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The Convergence of IT vs OT: Two Worlds Colliding

What is the Difference Between IT vs OT?

IT stands for information technology. It’s all of the stuff that you think about when you think of computer people. These are the people that maintain desktops, servers, printers, laptops, networks, firewalls, email applications, databases, and so, so much more. They essentially manage all of the hardware and software that helps run a business. Their focus is on the technology of information (no surprise there, right?).

OT stands for operational technology. This is all of the technology you use to make the plant run. Think about things like PLCs and machines. OT is the technology that ensures manufacturers can make products. Yes, there is overlap because many of those machines have PCs in them and can be networked. But, the knowledge and type of person you need to understand and run a CNC machine or packaging line or bottling line is very different than the skill set required for somebody to set up a traditional PC and run a windows server.

An OT person could be a machinist or a machine programmer or a maintenance person. This person is not limited to just one role in the plant. They’re the ones that know how to work on and fix all of that equipment that exists inside of a plant versus in IT, it’s people who know how to work on and fix computers and networks.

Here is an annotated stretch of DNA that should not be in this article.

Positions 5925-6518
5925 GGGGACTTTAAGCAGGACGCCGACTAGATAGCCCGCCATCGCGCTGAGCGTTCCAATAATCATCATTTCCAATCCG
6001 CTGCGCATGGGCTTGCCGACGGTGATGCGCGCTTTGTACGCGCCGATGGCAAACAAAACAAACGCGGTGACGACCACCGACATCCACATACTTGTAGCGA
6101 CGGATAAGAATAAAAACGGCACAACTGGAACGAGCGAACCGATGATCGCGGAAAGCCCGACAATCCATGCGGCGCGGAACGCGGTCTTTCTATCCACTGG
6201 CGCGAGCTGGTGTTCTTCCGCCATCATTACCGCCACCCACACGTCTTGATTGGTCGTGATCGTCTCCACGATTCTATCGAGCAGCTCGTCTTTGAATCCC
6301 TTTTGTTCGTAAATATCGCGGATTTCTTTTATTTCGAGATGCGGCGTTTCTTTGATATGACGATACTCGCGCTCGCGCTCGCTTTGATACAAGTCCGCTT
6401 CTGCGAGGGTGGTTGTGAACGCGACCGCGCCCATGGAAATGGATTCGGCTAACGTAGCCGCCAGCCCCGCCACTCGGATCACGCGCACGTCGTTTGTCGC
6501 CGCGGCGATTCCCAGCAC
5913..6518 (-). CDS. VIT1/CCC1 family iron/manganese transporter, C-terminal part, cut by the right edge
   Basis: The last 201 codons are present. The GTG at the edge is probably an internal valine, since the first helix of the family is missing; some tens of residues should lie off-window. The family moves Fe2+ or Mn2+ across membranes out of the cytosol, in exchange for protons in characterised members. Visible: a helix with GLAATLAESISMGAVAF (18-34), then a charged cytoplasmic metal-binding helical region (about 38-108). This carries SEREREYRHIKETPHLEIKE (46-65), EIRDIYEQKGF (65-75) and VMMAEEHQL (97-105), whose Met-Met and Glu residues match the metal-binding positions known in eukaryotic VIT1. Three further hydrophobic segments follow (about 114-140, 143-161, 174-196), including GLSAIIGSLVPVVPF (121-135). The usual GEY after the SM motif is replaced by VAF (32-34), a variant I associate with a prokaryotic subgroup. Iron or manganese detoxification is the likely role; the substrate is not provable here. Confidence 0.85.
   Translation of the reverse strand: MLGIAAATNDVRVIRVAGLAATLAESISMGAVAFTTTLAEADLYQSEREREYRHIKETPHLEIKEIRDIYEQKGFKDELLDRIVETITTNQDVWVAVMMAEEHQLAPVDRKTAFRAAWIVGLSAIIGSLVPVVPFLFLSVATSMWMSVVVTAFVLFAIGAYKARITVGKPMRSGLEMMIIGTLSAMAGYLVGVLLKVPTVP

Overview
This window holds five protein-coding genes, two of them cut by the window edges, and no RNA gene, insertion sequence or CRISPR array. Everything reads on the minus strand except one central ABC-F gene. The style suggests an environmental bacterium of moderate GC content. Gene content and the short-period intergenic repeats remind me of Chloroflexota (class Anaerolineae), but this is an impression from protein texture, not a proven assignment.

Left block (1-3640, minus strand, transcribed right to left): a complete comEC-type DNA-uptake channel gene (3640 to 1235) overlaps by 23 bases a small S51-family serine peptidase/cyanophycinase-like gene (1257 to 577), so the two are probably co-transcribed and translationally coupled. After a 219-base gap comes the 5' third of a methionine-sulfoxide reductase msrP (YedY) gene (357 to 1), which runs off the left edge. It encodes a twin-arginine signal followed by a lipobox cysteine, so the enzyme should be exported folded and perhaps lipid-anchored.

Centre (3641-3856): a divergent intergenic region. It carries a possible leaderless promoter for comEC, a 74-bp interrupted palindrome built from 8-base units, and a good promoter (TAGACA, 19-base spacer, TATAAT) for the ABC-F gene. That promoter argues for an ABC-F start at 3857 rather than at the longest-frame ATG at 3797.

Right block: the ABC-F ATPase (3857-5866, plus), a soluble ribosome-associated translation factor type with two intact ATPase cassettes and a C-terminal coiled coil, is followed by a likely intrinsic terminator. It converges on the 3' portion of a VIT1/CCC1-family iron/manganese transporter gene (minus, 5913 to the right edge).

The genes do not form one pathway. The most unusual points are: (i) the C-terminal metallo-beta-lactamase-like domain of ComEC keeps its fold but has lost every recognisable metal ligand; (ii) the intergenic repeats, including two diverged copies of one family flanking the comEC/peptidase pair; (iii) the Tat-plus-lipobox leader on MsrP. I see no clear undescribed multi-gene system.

Both roles, IT vs OT, are crucial to manufacturing, yet each has its own area of focus. As technology has evolved and Industry 4.0 has taken hold, these roles have begun to shift and converge on one another.

IT vs OT in Manufacturing

There is a lot of discussion around these two roles is because while they are focused on two very different skill sets, the overlap is coming closer and closer together. Historically, the IT team worried about the things that happened on the OT side and vice versa. When needed, the two teams would work together on projects like coordinate hooking up machines to the network so programs could be downloaded, connecting a TV on the plant floor, or bringing WiFi to the plant floor as examples, but as far as day-to-day activities, IT and OT would work independently of one another.

As more and more people want to get their machines connected, the IT and OT teams need to ditch that old-school mentality and work together. That’s the only way to fully embrace Industry 4.0 and IIoT initiatives.